45 bar, where more than 50% CO2 remains dissolved in the liquid methanol synthesis reactor and the methanol dehydration reactor
stream that contains about 86% DME. The vapor stream from the are discussed. In addition, design of the product recovery unit is
flash vessel is fed to the bottom of the high pressure absorber, also discussed. As mentioned before, in the indirect DME synthesis
where a methanol-water mixture is used as the solvent and fed section, syngas is first converted to methanol and then methanol is
to the absorber top to separate the unconverted syngas from other converted to DME.
components. The absorber uses Glitsch Grid EF25A structured
packing [9]. It is designed for a maximum fraction capacity of 2.5.1. Methanol synthesis unit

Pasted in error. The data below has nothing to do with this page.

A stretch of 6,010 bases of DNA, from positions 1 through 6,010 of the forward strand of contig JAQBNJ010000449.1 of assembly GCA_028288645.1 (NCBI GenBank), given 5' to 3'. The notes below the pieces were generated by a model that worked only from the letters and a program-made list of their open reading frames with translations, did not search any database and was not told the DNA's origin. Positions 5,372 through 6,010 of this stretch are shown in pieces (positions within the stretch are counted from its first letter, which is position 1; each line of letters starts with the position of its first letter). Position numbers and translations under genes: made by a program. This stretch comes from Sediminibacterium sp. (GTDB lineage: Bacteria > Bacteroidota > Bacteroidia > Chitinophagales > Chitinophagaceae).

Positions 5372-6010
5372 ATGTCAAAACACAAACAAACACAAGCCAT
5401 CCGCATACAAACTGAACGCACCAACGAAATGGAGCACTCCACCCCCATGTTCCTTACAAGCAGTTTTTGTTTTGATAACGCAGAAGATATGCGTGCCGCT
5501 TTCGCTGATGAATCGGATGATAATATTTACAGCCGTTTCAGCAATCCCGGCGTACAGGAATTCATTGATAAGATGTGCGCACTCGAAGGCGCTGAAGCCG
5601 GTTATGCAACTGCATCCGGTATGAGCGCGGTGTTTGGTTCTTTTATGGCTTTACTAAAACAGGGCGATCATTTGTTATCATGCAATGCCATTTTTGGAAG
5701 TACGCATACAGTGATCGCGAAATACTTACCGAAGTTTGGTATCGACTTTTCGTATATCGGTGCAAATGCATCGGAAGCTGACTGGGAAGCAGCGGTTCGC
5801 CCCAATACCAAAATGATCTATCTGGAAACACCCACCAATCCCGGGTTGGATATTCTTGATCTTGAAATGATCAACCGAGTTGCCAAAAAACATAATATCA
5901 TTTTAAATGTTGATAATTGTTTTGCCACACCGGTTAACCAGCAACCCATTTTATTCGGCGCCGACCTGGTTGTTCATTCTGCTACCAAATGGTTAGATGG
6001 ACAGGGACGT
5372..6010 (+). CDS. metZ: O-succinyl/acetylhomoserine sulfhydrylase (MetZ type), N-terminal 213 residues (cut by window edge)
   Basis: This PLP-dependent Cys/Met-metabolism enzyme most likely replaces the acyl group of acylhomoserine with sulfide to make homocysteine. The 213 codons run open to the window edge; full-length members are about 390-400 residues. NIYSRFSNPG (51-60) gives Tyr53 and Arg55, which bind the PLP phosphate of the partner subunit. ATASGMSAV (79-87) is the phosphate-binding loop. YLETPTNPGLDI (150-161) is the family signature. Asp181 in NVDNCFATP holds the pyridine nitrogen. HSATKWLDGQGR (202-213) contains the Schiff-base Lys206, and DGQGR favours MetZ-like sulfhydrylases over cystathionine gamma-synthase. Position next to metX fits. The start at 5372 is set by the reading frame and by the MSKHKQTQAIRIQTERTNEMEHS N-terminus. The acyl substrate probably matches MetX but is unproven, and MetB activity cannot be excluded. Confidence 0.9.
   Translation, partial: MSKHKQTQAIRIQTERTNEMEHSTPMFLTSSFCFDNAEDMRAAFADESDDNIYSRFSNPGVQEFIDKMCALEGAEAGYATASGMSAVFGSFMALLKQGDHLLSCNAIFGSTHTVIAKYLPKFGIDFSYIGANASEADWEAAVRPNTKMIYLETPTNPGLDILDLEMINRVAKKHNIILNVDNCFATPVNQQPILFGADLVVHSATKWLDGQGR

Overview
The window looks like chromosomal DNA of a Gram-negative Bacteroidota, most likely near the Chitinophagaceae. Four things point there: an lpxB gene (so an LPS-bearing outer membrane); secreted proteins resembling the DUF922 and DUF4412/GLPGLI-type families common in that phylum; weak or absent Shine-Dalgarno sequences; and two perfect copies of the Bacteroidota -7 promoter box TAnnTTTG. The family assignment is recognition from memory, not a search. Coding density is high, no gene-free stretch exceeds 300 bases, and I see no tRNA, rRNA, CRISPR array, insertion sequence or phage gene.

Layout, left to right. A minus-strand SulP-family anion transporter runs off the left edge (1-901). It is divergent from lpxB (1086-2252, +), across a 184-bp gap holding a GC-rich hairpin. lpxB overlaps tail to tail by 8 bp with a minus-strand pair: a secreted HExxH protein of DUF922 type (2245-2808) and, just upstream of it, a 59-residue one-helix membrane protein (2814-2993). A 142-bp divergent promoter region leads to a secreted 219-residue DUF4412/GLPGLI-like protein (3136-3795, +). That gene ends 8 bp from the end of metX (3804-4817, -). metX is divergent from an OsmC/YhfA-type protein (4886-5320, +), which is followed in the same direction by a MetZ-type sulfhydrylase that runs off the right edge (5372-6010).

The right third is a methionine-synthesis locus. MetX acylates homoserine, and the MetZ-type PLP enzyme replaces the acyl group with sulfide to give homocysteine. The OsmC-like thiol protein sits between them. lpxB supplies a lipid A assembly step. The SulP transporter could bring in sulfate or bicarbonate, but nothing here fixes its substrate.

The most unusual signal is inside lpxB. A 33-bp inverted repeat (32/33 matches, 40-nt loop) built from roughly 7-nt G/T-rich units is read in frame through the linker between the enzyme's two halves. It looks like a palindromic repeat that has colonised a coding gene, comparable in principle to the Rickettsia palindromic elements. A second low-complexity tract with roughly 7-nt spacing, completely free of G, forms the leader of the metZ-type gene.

80% flooding. The top stream from the absorber is recycled to the The methanol synthesis unit consists of the methanol synthesis
DME reactor. The flow rate of the solvent is manipulated to keep reactor and the syngas separation column. The configuration of the
the CO2 concentration in the total feed to the DME reactor to be methanol synthesis unit is shown in Fig. 9. RKSMHV2 and PC-SAFT
less than 3 mol%. The bottoms stream is fed to a distillation col- EOS are used as the property methods for the reactor and the sep-
umn. Design parameters such as the number of stages, reflux ratio aration column, respectively. Fresh syngas from the syngas produc-
and feed tray of the distillation column are manipulated to obtain tion unit is compressed to 60 bar and heated to 250 °C in a series of